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Who would go to Bogotá? Everyone knows Colombia and its capital is much too dangerous. Riven by conflict between leftist guerrillas and right wing para - military groups and devastated by the tyranny of the drug cartels. It was, declared Colombia’s finest writer, Gabriel García Márquez, a country consumed by a “biblical holocaust.”
Even as recently as six or seven years ago Journey Latin America itself would only recommend a trip to the country with a cautionary ‘Travel with Care’ label.

But that was then. Now Bogotá has gone from fear to hope.

A remorseless crackdown on the gangs by President Álavro Uribe, who held office from 2002 to 2010, resulted in the murder rate falling from 80 murders per 100,000 residents in 1993 to 17 by 2013. The number of millionaires in Colombia had grown by 39 per cent since 2007 and evidence of that wealth can be seen in the smart new blocks of flats, fashionable restaurants - try the Tabula in the Macarena district - and shopping malls - though there are policemen and security guards on every corner.

Another symbol of the new Colombia is the outpouring of art, the growth in the number of galleries and art fairs. This October (24 to 27) sees the opening of the tenth ArtBo - the Colombian capital’s annual art fair - with contributions by 66 galleries from 36 countries showing contemporary works as well as works from the 1940s to 1980s and a display of emerging artists.

“We are the focus for art in Bogotá and the country as a whole,” says Maria Paz Gaviria, Director of ArtBo and daughter of former president César Gaviria. “We held our first fair in 2005 with 29 galleries from seven countries but though it has grown a great deal since then and attracted great deal of interest we want to keep it a boutique fair, to keep it manageable.”

ArtBo is the pinnacle of an art boom which has seen the number of private galleries growing from a tiny handful to about forty with other international fairs and artists winning worldwide recognition. If confirmation of the resurgence was needed it came from the British publisher Phaidon Press last October when it included Bogotá on a list of ten ‘Art Cities of the Future.’

As Jose Roca, whose own gallery, Flora, opened last year, writes in the book: “With no outside intervention, the local scene emerged without the pressures of the market (no production frenzy artificially induced by biennials or galleries). So when outsiders finally visited they were pleasantly surprised to find a very mature scene with artists that would be major players on the international circuit had they been working in a more connected or more visible environment.”

Gallery owner Catalina Casas is one of a new breed able to take advantage of her home city’s relative harmony. She owned a gallery in Miami, USA, but in 2005 opened Casas Riegner in a fashionable quarter of Bogotá and begin to promote the works of the 20 artists on her books to a wider audience. Many are familiar in Colombia and some are gaining a global reputation. One of her stable, Mateo Lopez is launching the fair with his installation, Disorientated House, a plywood dwelling which he will float along a lake in the city’s Botanical Gardens.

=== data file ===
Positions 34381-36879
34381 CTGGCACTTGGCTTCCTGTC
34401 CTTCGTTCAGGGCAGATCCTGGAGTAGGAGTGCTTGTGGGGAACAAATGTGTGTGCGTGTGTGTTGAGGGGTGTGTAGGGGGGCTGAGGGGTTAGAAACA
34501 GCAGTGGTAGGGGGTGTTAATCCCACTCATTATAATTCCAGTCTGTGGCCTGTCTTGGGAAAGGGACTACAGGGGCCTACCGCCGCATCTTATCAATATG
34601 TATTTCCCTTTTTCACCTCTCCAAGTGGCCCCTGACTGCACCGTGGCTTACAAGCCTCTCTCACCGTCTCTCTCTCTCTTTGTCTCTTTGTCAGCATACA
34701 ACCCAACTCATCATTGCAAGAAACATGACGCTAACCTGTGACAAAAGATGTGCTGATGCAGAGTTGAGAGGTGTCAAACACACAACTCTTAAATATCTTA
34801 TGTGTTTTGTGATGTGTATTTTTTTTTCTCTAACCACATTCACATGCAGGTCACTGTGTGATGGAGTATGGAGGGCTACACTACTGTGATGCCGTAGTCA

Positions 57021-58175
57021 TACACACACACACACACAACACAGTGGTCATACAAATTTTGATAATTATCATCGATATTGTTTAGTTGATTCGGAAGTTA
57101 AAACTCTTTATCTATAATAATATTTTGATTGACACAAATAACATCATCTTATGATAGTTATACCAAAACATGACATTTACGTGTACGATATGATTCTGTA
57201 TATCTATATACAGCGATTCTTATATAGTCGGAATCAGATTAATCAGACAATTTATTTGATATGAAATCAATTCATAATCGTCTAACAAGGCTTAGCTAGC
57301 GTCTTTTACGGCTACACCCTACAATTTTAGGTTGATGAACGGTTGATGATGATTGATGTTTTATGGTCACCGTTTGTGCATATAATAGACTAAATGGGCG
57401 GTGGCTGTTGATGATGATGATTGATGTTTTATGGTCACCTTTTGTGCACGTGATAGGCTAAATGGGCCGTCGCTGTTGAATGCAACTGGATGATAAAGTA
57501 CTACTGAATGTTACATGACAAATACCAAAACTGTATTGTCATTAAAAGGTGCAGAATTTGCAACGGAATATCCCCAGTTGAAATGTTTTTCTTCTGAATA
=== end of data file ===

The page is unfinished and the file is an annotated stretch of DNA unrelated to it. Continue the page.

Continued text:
She says: “The whole security issue, fortunately and thank God, has never been something in my life it always makes the headlines and I’m frustrated when I want to talk about art and people want to talk about the politics.”

Bogotá artist Miguel Angel Rojas insists that as well as the coincidence of money and peace the interest in Colombian contemporary art is dependent, above all, on its high standard.

Best known, for his undercover filming of the forbidden gay scene in the city’s Faenza theatre during the 1970s, Mr Angel says: “Paradoxically this high level of quality is directly related to the intense violence the country lived through for years. The first internationally recognised contemporary Colombian artists were those that responded to this adversity.”

He defines the current art scene in Colombia as ‘post Fernando Botero,' the hugely popular artist whose bronzes and paintings of voluminous caricatures are worth millions of dollars and seen in many public spaces and museums.

“For years local collectors were only interested in Botero's work,” says Mr Angel. “They did not support more experimental art from Colombia. This is no longer the case.”
He points out that a great deal of progress has been made in terms of the infrastructure and organisation of arts from the biennials held in the cities of Cali and coastal city of Cartagena where the first biennial was held earlier this year. More striking perhaps, in Medellin, a city cursed for years by the malign rule of the drug cartels, a $12 million extension to the Museum of Modern Art will open next year as part of the city’s regeneration plans.

The Museo de Arte del Banco de la Republica was opened in 2004 and is an essential component in the Bogotá’s art scene with its collection of around 5000 works of Colombian art from the 17th century to the present day. The fabulous Gold Museum has unparalleled displays of artefacts from the land that gave us Eldorado.
As Mariá Paz Gaviria says; “We are creating a mini Miami here but it’s Bogotá and it’s better.”

For longer versions of this article see: FT and Gulf News (due to feature Fri.17.Oct.14)

Richard Holledge writes about the arts for the Wall Street Journal and the Gulf News.

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